With the weather getting warmer, many more people will be riding their bicycles on North Carolina roads. Although biking is a great transportation and exercise option, it can also be dangerous. If you don’t ride defensively, you risk getting in an accident.
Here are some of the most common causes of bicycle accidents.
Dangerous Lane Changes
Sometimes it is necessary for motorists to change lanes. However, if they do this carelessly, they risk hitting a bicyclist. For example, if a motorist who wants to merge into the right lane does not check to see if it is clear, he or she may miss a bicyclist and cause an accident.
A dooring accident occurs when a person parks a vehicle along the road and opens his or her door without looking. A bicyclist who is moving at a high speed might not have time to stop and crash into the door, suffering various injuries.
Many bicycle accidents result from speeding motorists. If motorists are driving above the speed limit, they have less time to slow down for bicyclists. Both high-speed and low-speed crashes can cause bicyclists severe injuries.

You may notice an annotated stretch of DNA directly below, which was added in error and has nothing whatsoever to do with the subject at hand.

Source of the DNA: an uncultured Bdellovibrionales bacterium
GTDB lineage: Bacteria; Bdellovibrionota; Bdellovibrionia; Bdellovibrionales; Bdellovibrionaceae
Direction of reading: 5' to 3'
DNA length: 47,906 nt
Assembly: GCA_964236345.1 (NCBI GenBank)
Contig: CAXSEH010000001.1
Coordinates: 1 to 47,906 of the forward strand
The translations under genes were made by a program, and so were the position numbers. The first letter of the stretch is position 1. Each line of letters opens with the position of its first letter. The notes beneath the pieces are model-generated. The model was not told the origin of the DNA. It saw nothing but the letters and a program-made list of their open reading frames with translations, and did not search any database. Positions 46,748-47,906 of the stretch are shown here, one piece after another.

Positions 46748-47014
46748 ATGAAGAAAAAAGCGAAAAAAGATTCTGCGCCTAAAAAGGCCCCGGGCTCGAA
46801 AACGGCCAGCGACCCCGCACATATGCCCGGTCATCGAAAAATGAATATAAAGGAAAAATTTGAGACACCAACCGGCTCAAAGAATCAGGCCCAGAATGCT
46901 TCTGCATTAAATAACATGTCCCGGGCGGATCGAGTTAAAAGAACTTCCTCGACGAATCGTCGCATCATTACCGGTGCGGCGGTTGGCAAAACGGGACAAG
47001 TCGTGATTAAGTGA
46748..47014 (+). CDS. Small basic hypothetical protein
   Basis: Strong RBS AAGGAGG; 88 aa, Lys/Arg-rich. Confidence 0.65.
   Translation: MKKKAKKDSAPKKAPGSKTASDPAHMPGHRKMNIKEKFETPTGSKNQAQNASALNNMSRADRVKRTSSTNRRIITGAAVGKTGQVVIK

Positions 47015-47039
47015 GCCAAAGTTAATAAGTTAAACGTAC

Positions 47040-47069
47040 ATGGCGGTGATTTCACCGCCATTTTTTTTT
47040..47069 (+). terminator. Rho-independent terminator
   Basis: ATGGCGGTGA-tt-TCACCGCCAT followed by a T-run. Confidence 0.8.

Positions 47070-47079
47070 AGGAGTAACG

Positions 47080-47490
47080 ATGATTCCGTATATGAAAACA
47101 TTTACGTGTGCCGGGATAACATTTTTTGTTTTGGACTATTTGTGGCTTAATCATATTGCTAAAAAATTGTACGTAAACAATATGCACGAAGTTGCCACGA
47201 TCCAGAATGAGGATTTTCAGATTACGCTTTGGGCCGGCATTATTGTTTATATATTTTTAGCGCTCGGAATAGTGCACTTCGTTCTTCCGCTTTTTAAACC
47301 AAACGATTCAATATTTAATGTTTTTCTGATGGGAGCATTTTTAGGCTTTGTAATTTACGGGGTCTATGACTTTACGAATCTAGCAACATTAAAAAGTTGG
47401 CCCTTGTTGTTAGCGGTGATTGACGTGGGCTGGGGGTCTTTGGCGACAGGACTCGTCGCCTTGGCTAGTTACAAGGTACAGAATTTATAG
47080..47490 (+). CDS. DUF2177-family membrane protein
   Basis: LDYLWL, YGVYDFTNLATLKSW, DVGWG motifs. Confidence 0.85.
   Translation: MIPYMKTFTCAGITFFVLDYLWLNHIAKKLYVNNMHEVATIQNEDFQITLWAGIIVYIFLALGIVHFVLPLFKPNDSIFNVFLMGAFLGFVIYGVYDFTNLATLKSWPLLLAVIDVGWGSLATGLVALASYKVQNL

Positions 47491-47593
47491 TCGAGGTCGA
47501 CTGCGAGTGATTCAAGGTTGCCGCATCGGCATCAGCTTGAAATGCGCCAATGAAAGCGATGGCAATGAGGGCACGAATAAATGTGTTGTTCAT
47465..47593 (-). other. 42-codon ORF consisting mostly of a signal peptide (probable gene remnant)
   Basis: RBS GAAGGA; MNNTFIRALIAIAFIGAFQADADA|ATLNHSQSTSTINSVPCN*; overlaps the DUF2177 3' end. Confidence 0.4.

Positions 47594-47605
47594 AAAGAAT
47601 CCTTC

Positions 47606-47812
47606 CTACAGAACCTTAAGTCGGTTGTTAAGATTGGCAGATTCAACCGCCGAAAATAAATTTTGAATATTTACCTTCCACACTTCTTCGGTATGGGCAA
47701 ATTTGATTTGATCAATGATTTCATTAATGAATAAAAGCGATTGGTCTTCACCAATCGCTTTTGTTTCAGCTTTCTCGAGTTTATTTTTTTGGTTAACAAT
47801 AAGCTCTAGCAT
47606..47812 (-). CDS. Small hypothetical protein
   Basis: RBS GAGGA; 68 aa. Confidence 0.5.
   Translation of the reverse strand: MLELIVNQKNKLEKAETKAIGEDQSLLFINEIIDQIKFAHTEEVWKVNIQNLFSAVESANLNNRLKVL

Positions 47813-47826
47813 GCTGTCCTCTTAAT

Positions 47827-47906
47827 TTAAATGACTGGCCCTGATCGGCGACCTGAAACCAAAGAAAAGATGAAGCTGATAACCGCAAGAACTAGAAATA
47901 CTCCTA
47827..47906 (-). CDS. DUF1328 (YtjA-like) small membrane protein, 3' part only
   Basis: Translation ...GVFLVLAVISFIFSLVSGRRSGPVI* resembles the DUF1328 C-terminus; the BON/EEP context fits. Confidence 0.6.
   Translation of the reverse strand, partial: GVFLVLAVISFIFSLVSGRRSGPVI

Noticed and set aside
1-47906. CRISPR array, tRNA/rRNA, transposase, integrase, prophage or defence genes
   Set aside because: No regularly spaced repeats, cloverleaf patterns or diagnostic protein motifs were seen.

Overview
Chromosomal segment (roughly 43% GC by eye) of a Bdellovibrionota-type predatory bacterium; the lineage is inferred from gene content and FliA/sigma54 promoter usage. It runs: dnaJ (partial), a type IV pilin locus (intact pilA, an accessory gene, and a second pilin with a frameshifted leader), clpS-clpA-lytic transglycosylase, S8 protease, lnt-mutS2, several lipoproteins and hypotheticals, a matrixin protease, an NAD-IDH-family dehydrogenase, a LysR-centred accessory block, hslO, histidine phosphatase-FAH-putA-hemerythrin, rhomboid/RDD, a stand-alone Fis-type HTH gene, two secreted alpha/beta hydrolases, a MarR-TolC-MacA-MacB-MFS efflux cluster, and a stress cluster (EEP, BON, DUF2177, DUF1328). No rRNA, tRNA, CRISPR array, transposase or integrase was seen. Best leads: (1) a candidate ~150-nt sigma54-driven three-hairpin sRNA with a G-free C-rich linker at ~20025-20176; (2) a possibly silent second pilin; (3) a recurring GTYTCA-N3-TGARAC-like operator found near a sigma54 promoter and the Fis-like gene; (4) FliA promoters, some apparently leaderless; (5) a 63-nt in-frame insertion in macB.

Inattentiveness, whether riding a bicycle or driving a car, can cause a bicycle accident. Both bicyclists and motorists face several distractions on the road, from texting on a smartphone to daydreaming. If they take their eyes or attention off the road for just a second, they are in danger of getting into an accident.
Failing to Stop at Stop Signs and Stop Lights
Bicyclists are expected to follow the same rules of the road as motorists, including making full stops at stop signs and stoplights. If they fail to do this, accidents are more likely to happen. For example, if a bicyclist blows past a stop sign, a vehicle coming from another direction can hit him or her.
Riding Too Closely to Bicyclists
Motorists are supposed to give bicyclists some space when in the same lane. Unfortunately, not all motorists follow this rule. That is why bicyclists should never assume that motorists will give them adequate space to operate their bikes. It may be safer for bicyclists to use the shoulder lane.